• Super tight skinny jeans and leggings: they can compress nerves and reduce blood flow to lower legs. This can lead to swelling and numbness
  • High heels are unsafe. They shorten calf muscles and increase pressure on back and knees. Avoid them as much as possible.

Poor choice of dressing sense in earlier life can lead to spinal pain, bunions and other kind of arthritis in older age.

Why does fashion industry don’t give us a warning?

Fashion industry will never give us warning until there is a government regulation in place, or until consumers ask for it. Read a success story here.

When time and again medical industry has come up with studies proving these facts as true, why don’t they do something about it? Medical industry can collaborate with fashion industry and suggest ways to improve the quality of clothing and help make healthy clothes. They always suggest us to eat right.  Why not suggest some ideas on how to wear right? After all skin absorbs toxins from clothes.

Broken ankle from high heels, clothing dermatitis from toxic clothes, numbness from super tight bottoms, allergic reaction from synthetic underwear, toxic chemicals from dry cleaning, toxic sleepwear; I mean really? Can’t fashion industry do better for our consumers. Consumer just wants good sexy look and comfort. Women want to look very sexy and desirable. Men wants to look attractive. Is it a rocket science to create those kind of products keeping health in mind? People never asked for toxic and unhealthy clothes. Fast fashion industry gave us chemicals hidden in clothes. Time to educate people on this so they can stop hurting themselves due to ignorance.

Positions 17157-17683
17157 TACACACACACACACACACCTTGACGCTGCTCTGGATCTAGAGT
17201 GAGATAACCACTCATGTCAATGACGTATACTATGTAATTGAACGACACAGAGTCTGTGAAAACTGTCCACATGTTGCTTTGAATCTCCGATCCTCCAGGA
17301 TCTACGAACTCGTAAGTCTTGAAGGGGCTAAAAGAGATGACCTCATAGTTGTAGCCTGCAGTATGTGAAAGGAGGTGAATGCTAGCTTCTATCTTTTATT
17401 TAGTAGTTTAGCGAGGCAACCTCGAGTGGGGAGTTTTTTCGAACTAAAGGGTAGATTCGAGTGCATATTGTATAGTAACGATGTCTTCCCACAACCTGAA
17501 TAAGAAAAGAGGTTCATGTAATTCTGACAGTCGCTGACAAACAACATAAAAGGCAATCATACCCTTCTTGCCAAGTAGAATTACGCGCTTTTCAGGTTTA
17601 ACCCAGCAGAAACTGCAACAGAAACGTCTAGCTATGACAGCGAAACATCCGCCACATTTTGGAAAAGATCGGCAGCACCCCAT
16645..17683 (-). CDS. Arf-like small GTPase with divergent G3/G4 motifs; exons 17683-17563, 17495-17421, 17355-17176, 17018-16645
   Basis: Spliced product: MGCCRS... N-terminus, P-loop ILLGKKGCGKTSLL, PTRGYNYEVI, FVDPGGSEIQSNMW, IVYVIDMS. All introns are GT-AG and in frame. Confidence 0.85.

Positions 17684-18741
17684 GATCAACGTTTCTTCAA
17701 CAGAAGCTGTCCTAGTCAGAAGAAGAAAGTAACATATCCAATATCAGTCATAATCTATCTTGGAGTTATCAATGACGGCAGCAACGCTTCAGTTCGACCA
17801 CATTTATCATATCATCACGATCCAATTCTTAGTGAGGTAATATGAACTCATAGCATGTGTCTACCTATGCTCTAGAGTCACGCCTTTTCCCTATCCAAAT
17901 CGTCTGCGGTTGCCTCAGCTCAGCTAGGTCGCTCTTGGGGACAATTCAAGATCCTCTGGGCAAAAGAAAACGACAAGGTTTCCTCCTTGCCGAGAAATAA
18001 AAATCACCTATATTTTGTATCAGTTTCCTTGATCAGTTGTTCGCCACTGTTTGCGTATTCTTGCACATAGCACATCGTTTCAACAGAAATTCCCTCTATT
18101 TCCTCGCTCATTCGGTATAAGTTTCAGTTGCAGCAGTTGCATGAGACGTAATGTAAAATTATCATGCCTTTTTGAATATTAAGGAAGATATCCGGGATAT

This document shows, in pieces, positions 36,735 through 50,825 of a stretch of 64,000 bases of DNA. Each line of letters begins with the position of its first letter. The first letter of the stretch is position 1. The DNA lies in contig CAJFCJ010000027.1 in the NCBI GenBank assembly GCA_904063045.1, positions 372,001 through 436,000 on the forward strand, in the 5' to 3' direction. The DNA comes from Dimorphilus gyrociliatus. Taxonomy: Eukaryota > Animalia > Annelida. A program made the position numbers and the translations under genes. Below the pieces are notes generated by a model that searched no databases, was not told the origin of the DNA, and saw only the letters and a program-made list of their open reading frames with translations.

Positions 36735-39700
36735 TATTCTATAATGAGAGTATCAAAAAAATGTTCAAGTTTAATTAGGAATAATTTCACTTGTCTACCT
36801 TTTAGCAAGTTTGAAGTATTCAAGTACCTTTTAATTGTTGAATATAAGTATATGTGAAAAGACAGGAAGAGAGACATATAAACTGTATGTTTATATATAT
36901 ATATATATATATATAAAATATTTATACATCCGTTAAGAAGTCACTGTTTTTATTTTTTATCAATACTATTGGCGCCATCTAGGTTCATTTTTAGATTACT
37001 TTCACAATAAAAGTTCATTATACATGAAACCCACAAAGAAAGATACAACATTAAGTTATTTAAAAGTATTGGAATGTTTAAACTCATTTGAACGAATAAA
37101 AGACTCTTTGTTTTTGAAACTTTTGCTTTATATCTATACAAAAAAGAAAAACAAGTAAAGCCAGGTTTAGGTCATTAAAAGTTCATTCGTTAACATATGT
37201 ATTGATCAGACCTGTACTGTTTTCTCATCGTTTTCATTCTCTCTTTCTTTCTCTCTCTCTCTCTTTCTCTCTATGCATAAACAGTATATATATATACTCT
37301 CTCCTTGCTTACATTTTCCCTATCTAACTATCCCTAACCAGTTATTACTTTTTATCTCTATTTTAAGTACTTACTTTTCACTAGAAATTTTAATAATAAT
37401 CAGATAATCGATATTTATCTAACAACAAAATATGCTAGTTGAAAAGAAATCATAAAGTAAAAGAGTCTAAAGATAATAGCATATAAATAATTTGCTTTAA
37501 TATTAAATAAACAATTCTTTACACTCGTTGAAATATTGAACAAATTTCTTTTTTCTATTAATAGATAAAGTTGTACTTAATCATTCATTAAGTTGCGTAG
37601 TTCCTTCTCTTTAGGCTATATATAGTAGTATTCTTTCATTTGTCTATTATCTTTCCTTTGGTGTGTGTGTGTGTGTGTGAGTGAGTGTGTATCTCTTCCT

Medical industry can come forward and suggest clothes which promote good health and shoes that promotes good posture. It is no brainer.

Don’t put fashion before health and comfort.

Care what you wear.

“Take care of your body. It’s the only place you have to live”- Jim Rohn


Are Your Clothes Violent Against Nature?

“There is no beauty in finest cloth of it makes hunger and unhappiness” – Mahatma Gandhi

Every piece of new clothing, if not made sustainably, can be the product of countless chemicals and dyes, all of which can be harmful to the earth, air, groundwater as well as the people making the clothing and even the people who try it on and then wear it.

It’s not easy to unravel garments green credentials.

King of synthetic “Polyester”, is most popular synthetic clothing option today. From formal to informal wear, sports to fitness, outerwear to inner wear, polyester has given run for the money to all other fabrics. Post Second World War period, polyester was considered a miracle fabric, famed for its affordability and easy care properties, relatively painless to wash, dry and iron.